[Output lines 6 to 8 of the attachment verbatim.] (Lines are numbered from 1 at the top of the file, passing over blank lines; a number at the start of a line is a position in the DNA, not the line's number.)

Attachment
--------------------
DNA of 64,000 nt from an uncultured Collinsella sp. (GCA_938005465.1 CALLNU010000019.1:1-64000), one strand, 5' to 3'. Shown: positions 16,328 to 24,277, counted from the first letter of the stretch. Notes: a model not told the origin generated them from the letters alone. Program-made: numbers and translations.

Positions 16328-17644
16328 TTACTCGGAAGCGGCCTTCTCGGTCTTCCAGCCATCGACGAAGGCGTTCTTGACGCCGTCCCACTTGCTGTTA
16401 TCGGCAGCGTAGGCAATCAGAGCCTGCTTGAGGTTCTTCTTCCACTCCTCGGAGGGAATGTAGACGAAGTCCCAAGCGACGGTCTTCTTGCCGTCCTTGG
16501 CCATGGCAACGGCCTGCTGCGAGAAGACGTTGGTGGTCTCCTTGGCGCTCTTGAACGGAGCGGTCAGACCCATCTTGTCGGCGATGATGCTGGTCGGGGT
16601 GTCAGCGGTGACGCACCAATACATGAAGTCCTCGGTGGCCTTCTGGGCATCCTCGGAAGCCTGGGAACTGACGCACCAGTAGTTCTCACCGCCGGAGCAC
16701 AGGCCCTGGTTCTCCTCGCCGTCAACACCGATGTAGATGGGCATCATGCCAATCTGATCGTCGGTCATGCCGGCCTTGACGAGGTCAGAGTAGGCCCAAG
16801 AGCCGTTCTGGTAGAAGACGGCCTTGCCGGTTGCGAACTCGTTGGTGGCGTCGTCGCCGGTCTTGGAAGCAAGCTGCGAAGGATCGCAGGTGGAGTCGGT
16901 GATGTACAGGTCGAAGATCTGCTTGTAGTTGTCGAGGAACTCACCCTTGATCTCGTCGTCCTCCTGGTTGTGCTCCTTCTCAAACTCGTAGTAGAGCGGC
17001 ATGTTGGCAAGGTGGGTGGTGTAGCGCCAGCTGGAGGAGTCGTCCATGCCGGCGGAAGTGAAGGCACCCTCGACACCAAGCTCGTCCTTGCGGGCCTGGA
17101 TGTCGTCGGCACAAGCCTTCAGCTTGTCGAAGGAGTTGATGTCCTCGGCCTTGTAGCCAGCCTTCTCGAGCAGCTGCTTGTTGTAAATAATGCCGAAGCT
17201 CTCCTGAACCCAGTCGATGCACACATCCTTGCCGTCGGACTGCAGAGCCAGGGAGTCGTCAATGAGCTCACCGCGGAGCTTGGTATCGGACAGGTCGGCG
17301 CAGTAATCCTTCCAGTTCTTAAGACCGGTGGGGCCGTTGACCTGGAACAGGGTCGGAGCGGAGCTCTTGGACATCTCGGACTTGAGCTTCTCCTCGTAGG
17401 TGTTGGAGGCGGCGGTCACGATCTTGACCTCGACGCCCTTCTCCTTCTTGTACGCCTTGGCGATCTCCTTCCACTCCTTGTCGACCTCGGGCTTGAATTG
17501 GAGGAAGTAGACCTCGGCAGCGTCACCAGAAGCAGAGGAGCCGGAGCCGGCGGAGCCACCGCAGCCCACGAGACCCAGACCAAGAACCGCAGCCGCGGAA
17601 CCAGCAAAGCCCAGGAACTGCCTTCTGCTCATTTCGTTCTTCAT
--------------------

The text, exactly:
16601 GTCAGCGGTGACGCACCAATACATGAAGTCCTCGGTGGCCTTCTGGGCATCCTCGGAAGCCTGGGAACTGACGCACCAGTAGTTCTCACCGCCGGAGCAC
16701 AGGCCCTGGTTCTCCTCGCCGTCAACACCGATGTAGATGGGCATCATGCCAATCTGATCGTCGGTCATGCCGGCCTTGACGAGGTCAGAGTAGGCCCAAG
16801 AGCCGTTCTGGTAGAAGACGGCCTTGCCGGTTGCGAACTCGTTGGTGGCGTCGTCGCCGGTCTTGGAAGCAAGCTGCGAAGGATCGCAGGTGGAGTCGGT